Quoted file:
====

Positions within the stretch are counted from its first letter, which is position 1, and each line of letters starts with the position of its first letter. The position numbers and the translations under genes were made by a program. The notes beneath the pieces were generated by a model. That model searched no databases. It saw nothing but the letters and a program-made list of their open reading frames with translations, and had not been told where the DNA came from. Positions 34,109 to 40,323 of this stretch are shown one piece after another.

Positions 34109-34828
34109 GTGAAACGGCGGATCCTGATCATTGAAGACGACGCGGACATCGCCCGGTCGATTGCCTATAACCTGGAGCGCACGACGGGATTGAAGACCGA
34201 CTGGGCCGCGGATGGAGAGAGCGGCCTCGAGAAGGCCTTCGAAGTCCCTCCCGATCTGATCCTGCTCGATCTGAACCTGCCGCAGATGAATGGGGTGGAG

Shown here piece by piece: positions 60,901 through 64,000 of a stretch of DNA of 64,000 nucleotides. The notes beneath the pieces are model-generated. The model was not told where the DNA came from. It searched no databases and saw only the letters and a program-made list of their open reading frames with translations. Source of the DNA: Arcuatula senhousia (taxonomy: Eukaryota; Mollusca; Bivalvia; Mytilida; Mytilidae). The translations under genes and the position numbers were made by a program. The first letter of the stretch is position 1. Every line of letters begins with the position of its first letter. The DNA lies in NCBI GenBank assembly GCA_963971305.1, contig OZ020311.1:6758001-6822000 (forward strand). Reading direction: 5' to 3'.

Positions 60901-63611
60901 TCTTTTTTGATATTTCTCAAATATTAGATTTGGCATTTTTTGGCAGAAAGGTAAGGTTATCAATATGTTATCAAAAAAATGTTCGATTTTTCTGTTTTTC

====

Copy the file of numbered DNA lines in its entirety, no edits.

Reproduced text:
Positions within the stretch are counted from its first letter, which is position 1, and each line of letters starts with the position of its first letter. The position numbers and the translations under genes were made by a program. The notes beneath the pieces were generated by a model. That model searched no databases. It saw nothing but the letters and a program-made list of their open reading frames with translations, and had not been told where the DNA came from. Positions 34,109 to 40,323 of this stretch are shown one piece after another.

Positions 34109-34828
34109 GTGAAACGGCGGATCCTGATCATTGAAGACGACGCGGACATCGCCCGGTCGATTGCCTATAACCTGGAGCGCACGACGGGATTGAAGACCGA
34201 CTGGGCCGCGGATGGAGAGAGCGGCCTCGAGAAGGCCTTCGAAGTCCCTCCCGATCTGATCCTGCTCGATCTGAACCTGCCGCAGATGAATGGGGTGGAG

Shown here piece by piece: positions 60,901 through 64,000 of a stretch of DNA of 64,000 nucleotides. The notes beneath the pieces are model-generated. The model was not told where the DNA came from. It searched no databases and saw only the letters and a program-made list of their open reading frames with translations. Source of the DNA: Arcuatula senhousia (taxonomy: Eukaryota; Mollusca; Bivalvia; Mytilida; Mytilidae). The translations under genes and the position numbers were made by a program. The first letter of the stretch is position 1. Every line of letters begins with the position of its first letter. The DNA lies in NCBI GenBank assembly GCA_963971305.1, contig OZ020311.1:6758001-6822000 (forward strand). Reading direction: 5' to 3'.

Positions 60901-63611
60901 TCTTTTTTGATATTTCTCAAATATTAGATTTGGCATTTTTTGGCAGAAAGGTAAGGTTATCAATATGTTATCAAAAAAATGTTCGATTTTTCTGTTTTTC